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-Dieter Adam, NZMEA
Inspiring Manufacturing and Innovation Excellence
1-3 May 2018
ASB Showgrounds, Auckland
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With a 40 year history in New Zealand, EMEX is the largest technology trade event for the manufacturing, engineering and electronic industries. Bringing 1000’s of industry professionals and innovators together: • To Showcase, Educate & Sell to the industry professionals • To see and touch the latest products and technology for the sector • To better understand regulatory change within the industry
Media Kit including Editorial Calendar
Materials for Smart Manufacturing / Disruptive Technologies / Export Success / Trade Show Previews and Reports â€“ EMEX 2018 / Company Profiles / Analysis / Interviews / Food Manufacturing / Infrastructure / Productivity / Regional Development / 3D Manufacturing / Climate Change / The Circular Economy / Skills & Talent / Robotics / Design for Manufacturing / Preventative Maintenance / Construction / IIoT / Cyber Security / Additive Manufacturing / Logistics & Distribution
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1 ANALYSIS Five digitalisation trends to drive the benefits of
automation Down Under.
Strong export markets keep us flush.
NEWS 5 BUSINESS Confidence increases as Kiwi exporters widen the net.
6 MANUFACTURING TECHNOLOGY
Is Director of Maintenance Transformations Ltd, an executive member of the Maintenance Engineering Societyand the Event Director of the NationalMaintenance Engineering Conference.
Workforce robots on the horizon.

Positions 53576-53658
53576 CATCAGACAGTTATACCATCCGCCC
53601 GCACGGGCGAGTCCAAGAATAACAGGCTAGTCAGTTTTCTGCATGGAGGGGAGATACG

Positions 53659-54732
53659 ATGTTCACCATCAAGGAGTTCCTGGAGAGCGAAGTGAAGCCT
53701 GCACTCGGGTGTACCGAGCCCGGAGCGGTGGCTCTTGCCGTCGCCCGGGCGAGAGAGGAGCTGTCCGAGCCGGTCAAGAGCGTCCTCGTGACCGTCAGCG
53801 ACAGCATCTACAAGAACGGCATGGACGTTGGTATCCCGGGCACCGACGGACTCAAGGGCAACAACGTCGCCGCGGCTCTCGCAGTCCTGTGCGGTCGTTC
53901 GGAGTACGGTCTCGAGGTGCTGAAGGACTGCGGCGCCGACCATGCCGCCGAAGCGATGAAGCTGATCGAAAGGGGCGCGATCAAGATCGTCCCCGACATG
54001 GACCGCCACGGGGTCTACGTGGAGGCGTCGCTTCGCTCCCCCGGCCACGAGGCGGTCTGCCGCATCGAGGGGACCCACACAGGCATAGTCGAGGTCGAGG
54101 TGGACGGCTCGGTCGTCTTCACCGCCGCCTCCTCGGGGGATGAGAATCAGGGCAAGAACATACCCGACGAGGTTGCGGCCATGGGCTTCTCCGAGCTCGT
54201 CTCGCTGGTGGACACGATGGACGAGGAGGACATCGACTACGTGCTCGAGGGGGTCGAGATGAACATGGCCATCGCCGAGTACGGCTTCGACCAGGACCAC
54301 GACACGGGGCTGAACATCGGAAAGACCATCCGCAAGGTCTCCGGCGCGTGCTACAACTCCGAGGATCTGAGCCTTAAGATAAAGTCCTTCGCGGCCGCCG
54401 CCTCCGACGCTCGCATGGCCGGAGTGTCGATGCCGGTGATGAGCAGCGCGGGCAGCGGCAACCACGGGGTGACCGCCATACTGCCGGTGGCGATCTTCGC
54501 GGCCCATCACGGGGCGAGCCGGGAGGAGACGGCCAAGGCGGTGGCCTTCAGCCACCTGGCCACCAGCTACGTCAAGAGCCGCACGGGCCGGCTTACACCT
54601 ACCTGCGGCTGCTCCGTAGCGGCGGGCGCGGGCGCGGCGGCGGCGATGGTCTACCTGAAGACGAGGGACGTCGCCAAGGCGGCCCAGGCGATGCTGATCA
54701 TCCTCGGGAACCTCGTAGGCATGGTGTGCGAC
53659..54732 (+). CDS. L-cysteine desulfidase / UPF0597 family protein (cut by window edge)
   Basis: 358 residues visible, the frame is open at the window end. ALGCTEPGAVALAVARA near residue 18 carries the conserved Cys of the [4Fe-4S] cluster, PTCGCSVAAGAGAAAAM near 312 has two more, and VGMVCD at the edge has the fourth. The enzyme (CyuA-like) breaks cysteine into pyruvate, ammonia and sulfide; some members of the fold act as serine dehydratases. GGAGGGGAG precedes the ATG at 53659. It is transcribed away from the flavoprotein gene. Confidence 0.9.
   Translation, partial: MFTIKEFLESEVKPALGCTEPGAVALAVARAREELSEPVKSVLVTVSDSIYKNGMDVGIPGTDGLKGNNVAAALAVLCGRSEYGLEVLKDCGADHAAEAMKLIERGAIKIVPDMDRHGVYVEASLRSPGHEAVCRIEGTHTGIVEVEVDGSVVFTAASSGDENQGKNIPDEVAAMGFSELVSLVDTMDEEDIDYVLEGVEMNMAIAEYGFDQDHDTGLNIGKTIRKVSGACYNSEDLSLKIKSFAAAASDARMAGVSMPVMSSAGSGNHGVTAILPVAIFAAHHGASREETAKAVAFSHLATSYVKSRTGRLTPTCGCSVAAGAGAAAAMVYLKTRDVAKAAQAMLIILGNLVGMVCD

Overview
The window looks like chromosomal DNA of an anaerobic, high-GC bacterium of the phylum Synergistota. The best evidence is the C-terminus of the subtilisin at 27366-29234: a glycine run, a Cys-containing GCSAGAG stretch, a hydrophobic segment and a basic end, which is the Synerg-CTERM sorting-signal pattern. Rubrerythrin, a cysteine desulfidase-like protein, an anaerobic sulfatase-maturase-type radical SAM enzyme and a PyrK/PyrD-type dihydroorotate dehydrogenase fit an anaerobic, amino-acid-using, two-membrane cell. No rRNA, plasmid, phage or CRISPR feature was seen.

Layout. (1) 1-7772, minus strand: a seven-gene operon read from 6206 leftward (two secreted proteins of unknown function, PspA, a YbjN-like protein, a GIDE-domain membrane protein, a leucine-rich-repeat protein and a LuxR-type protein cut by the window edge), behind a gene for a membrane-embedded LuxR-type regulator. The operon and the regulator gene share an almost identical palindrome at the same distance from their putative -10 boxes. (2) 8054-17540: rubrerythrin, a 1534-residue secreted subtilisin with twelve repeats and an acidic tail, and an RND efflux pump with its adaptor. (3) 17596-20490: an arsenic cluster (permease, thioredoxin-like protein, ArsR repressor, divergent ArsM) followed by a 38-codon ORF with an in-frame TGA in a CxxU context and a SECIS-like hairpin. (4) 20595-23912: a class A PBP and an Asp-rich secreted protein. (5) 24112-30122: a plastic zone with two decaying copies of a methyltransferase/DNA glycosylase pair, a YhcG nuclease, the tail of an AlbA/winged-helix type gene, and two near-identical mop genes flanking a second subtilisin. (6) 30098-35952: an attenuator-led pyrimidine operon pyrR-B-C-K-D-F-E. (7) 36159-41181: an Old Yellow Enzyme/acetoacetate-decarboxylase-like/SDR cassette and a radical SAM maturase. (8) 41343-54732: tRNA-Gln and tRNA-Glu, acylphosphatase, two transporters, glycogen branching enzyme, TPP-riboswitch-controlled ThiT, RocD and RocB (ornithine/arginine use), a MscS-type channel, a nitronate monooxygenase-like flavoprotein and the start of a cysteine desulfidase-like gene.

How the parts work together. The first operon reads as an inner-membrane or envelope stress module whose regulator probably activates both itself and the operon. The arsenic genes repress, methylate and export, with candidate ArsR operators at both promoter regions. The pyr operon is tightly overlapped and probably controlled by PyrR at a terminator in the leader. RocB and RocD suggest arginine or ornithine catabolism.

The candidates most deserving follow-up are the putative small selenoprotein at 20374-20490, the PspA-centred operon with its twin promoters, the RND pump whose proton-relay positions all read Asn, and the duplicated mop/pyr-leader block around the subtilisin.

3D printing trends to watch in 2018.
FactoryTalk Analytics from Rockwell Automation.
Is Executive Director of Export NZ and Manufacturing, divisions of Business NZ, NewZealand’s largest business advocacy group, representing businesses of all sizes.
10 GOING FORWARD 2018 2018 and beyond for manufacturers.
11 IN LIGHT OF RECENT EVENTS. 13 BOOKS Put down the lawnmower, have a read.
14-15 INNOVATORS 2017
Chief Executive, New Zealand Manufacturers and Exporters Association has a Ph.D. in plant biotechnology, consulting and senior management roles in R&D, innovation and international business development.
They did it their way.
16 SMART MANUFACTURING Let’s turk about Cape Adare.
Can a tech company build a city? Ask Google. Scene 7.1 enables VR experience.
Connexionz wins contract to connect US transit. Lewis Woodward
How the IoT will reshape future production systems. Autodesk and Forge – powering the future of manufacturing and construction.
23 SUPPLY CHAIN
Is Managing Director of Connection Technologies Ltd, Wellington and is passionate about industry supporting NZ based companies, which in turn builds local expertise and knowledge, and provides education and employment for future generations.
Supply chain visibility.
24 FOOD MANUFACTURING Production automation opens up new thermoplastics opportunities. Dairy not all about milking it.
22 Dr Wolfgang Scholz
– AND BEYOND 26 2018 These five industries will be first to do business